The process for getting bloggers to review your products is similar to getting journalists to include your products in their gift guides.
It first involves finding relevant bloggers who run product reviews, and then you need to reach out to them to pitch your product for review.
You can find these relevant bloggers by searching the following keyword: [your industry] “blogger” “review”.
Again, using fashion as an example, you can see the results for this search below:
In this example, results number 7 and 10 are both websites of bloggers that we can reach out to to get them to review some of our products.
When selecting which bloggers you want to reach out to, it's worth checking their site traffic with an SEO tool and looking at the size of their social following in an attempt to estimate how many eyeballs your review will get.
You want referral traffic as well as links when doing this.
Bear in mind that bloggers care more about providing honest information to their fans than about making your product look good.
If they do not like your product(s) they will be honest about this.
You should therefore make sure that you send these bloggers some of your best products, and that you send a good selection of your products.
You do not want to come across as stingy here.
The blogger should feel as if they are getting a good deal by getting some free products in return for their time and exposure to their audience.
3) Write strategic guest posts where your product acts as a resource
Guest posts are one of the most common ways of building backlinks to a website.
It simply involves writing an article for another website and linking back to your website in this article.
Now, guest posts usually are not the best ways to link back to your product pages.
This is because the links in guest posts should act as a natural resource for your guest article, and product pages are generally not the best candidate for this due to their lack of informational content.
You can, however, build links to your product pages via guest posting if you come up with topics and angles to write about where specific products act as a natural resource to your post.
Some examples of this include:
- If you sell suits, you can write a post for the blog of a recruitment company talking about which suits make the best impression at a job interview. You can then link to your selected suits in your post.
- If you sell car parts, you can write an article for a parenting website talking about the safest car part replacements for young drivers’ cars. You can then link to these car parts in the post.
When thinking about topics and target websites for your guest post-campaign, it's worth thinking about businesses in “shoulder niches” to yours.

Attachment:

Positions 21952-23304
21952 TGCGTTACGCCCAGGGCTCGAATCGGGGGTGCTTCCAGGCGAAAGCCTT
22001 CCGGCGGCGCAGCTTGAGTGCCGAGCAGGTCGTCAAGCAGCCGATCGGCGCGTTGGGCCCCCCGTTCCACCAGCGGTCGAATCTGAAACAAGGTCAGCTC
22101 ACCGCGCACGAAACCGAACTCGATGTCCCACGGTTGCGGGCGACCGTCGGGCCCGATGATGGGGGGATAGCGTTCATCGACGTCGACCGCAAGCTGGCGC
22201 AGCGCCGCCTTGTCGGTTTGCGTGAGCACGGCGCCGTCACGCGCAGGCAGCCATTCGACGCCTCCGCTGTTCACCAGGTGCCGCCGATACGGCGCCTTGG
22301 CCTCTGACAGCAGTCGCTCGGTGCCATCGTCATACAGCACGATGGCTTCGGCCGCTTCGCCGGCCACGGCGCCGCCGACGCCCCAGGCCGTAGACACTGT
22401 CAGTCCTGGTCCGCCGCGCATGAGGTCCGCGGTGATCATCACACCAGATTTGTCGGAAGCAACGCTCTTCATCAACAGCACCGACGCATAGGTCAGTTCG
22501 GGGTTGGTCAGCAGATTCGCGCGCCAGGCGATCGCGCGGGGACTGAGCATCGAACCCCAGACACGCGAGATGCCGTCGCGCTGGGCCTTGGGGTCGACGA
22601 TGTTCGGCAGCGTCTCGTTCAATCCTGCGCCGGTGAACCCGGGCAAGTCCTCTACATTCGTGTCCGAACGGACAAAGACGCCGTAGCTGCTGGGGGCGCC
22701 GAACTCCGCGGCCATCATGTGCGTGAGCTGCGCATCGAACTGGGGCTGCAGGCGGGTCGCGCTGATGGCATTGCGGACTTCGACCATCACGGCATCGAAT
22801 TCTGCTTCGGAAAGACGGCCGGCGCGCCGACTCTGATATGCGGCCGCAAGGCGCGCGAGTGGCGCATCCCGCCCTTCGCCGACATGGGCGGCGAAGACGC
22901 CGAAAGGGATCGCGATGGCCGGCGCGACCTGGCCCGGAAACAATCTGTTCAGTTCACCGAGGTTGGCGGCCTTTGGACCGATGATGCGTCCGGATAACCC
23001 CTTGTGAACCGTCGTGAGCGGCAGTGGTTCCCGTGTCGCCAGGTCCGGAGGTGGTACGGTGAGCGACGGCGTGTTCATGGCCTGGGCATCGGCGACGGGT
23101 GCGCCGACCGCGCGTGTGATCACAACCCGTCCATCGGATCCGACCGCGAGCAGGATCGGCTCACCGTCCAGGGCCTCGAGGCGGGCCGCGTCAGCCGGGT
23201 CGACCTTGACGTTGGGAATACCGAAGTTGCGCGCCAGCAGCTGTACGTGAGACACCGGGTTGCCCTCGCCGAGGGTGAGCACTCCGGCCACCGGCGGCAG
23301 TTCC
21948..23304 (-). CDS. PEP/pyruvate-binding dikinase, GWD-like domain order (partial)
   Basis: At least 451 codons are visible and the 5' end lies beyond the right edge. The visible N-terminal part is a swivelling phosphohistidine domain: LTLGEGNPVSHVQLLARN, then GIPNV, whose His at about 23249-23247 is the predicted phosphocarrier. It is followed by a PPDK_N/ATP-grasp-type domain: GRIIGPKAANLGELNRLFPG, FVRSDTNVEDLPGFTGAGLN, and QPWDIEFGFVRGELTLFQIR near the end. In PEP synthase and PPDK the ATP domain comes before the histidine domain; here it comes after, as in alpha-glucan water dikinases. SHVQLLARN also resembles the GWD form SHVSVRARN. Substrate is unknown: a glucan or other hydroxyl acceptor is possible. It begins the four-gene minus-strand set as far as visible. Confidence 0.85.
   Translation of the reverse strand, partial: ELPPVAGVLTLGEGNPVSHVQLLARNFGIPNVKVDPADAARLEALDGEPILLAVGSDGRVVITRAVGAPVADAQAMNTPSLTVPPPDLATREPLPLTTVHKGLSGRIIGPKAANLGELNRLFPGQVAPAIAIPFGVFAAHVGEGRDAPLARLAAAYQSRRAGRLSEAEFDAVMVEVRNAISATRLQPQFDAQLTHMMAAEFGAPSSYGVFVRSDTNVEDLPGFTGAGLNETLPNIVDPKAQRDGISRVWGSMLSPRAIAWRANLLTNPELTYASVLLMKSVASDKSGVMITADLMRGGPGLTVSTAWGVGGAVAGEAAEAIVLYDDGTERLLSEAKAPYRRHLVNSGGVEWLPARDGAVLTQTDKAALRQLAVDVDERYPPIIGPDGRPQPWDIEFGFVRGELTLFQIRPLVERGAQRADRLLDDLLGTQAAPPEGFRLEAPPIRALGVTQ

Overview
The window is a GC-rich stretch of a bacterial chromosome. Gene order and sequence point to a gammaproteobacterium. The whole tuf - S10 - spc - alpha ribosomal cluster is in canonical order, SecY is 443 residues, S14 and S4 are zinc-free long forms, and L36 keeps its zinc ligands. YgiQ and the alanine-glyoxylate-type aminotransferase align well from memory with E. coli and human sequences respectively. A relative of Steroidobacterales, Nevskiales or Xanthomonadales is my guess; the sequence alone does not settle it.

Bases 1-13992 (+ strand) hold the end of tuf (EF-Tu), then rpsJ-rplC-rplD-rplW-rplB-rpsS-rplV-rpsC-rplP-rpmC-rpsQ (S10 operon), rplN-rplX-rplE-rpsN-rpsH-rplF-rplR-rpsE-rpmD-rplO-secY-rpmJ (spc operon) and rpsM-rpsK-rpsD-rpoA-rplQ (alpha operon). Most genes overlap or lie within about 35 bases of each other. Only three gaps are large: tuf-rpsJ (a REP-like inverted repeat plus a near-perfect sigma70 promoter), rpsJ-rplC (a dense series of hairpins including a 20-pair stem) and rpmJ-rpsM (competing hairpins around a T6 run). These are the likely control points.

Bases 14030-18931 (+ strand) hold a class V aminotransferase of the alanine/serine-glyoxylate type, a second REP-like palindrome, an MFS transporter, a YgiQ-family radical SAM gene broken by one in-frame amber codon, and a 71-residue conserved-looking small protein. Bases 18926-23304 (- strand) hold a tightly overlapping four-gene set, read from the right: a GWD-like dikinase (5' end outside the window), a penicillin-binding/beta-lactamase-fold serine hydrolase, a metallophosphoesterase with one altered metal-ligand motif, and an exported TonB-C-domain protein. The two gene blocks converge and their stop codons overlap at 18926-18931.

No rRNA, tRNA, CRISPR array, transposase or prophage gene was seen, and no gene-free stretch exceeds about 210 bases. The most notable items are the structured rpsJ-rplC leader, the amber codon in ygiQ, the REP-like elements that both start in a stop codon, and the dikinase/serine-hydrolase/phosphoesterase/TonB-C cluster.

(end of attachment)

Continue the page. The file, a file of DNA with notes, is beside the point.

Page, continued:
These are businesses that serve the same audience that you do, but who are not in direct competition to you.
The blogs of types of businesses are great to guest post on because you can create content that endorses both your businesses without a conflict of interest.
You can find a more in-depth guide on how to do this here.
4) Create linkable assets on your site and internally link to your product pages
If none of the above tactics work for you, the next best option to supply product pages with authority from links is to internally link to them from other pages of your website.
You can pass authority to your product pages by linking to it from another page of your website that has a lot of links pointing to it.
Pages that tend to get linked to a lot are ones that have original research, or that have curated statistics.
You can therefore conduct a study into a pressing issue in your industry, or curate a load of statistics relevant to your industry in an attempt to create a page that gets cited by others writing about relevant topics.
For example, to build links to my store selling car tires, we have curated some statistics about tire blowouts.
You can find a screenshot of this page below:
You can then link to products that you want to give a boost in search rankings from this page.
Given the relevance between your statistics page and your product, you should be able to funnel relevant links to your product page via this statistics page.
Although it is better to build external links directly to your product pages, using a data-rich page as a conduit between external sites and your product pages can help you build a greater quantity of links in the long run.
This article was contributed by Mike Skoropad. Mike is the CEO of online tire retailer United Tires.